Leaders of the European project "Mechanism based Integrated systems for the Prediction of Drug Induced Liver Injury" (MIP-DILI) project have reported they will use 3-dimensional (3D) liver spheroids against a panel of other in vitro test systems aimed at developing novel preclinical tests to improve the safety evaluation of drugs likely to cause drug-induced liver toxicity before subsequent evaluation in clinical trials. Along with its academic and EFPIA partners, the MIP-DILI consortium is funded equally by the EU Innovative Medicines Initiative (IMI) and EFPIA companies, and is in year three of the €32.4 million 5-year program.
In early project work, primary human hepatocytes (PHH), cells isolated from human liver donors, outperformed tumor-derived or other immortalized liver cell lines in terms of metabolic activity but with apparently mixed sensitivity to known DILI-inducing drugs. InSphero, the leading supplier of 3D cell culture products and services to the pharmaceutical industry, along with a number of other commercial technology suppliers were invited to participate in the next round of studies, where PHH were grown and assayed in a variety of formats that included static 2D culture, perfusion cultures, and 3D spheroids. Among the participating commercial suppliers contributing to the study, 3D spheroids emerged as the culture platform that most resembled liver-like biology and responded to a number of liver toxins with a certain enhanced sensitivity, which now requires further investigation.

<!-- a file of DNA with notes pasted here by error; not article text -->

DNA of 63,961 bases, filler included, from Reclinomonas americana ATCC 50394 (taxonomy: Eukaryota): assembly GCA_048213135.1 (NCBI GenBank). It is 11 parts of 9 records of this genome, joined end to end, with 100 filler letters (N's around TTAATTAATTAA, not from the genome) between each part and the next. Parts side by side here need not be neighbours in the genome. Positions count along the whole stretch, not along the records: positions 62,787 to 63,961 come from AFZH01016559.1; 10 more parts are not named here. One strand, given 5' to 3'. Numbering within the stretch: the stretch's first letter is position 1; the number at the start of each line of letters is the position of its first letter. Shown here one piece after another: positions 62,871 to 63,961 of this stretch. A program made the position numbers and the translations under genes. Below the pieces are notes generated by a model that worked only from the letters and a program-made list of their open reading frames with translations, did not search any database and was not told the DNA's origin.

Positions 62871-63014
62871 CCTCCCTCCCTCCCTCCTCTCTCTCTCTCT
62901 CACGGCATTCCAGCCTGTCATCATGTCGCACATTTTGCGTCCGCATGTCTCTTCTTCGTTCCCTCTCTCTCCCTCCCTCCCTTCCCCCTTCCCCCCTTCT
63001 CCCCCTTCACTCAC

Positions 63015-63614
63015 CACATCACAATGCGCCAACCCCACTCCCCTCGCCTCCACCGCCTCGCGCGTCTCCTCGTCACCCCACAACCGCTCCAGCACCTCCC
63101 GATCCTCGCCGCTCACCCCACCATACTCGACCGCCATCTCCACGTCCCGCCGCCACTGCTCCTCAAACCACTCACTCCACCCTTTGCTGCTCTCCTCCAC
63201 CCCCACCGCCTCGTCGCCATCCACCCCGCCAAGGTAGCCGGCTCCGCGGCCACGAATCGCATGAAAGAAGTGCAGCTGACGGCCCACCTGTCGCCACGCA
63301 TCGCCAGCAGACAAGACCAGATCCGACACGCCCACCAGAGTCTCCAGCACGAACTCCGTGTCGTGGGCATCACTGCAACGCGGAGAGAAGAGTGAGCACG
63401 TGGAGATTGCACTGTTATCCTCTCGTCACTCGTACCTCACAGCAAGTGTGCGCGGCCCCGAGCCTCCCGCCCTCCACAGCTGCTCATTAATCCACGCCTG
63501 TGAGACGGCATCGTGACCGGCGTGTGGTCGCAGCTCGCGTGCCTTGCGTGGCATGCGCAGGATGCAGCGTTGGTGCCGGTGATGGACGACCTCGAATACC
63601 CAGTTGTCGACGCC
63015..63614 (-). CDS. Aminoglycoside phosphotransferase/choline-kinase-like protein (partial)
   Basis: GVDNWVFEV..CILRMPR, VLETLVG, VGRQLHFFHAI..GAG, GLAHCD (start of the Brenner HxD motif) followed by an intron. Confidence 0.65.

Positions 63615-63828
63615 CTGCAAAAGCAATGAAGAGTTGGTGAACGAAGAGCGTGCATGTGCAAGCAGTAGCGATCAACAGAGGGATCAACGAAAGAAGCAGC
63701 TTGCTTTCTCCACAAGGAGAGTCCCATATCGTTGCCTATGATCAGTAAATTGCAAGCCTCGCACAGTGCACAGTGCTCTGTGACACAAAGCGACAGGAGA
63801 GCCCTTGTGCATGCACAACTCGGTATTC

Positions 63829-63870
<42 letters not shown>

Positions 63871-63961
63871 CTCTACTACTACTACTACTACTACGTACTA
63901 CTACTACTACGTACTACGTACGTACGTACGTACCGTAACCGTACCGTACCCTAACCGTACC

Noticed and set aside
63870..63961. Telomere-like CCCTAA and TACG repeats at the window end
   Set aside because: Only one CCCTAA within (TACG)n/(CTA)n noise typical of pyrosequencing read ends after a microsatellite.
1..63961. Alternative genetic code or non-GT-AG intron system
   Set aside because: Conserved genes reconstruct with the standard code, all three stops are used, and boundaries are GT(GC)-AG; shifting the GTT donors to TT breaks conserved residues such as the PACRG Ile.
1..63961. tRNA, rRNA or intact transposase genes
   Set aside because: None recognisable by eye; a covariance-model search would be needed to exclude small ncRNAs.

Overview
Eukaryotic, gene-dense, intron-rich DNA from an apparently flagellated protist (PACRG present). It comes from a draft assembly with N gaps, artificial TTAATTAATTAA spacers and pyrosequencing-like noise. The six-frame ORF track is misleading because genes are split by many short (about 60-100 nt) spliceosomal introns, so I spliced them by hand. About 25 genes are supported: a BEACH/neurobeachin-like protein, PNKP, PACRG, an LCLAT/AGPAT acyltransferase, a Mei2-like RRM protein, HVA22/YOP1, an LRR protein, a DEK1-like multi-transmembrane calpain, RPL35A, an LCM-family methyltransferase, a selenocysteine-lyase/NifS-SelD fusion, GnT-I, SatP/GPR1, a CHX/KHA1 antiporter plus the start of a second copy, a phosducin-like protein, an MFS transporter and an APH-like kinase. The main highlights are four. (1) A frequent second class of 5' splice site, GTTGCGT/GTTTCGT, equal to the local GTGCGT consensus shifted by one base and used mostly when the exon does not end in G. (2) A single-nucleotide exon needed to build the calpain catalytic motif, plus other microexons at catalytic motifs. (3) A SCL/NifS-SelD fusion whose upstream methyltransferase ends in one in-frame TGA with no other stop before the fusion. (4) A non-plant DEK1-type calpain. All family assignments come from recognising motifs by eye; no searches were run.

Dr. Phil Hewitt, co-leader of the project's 'Established and novel in vitro cell systems' work package, says "3D spheroids proved to offer more than just superior biological relevance, they also provide the scalability and compatibility necessary to work with commercial assays and automation systems, and can do it at a more reasonable cost than other systems evaluated in the early phase studies. Liver spheroids will play a key role in the predictive in vitro tests being developed as the project progresses."
The findings were presented last fall at EUROTOX 2014 in Edinburgh, UK, in talks that summarized a thorough two-year evaluation of available liver cell sources and cell culture formats being considered.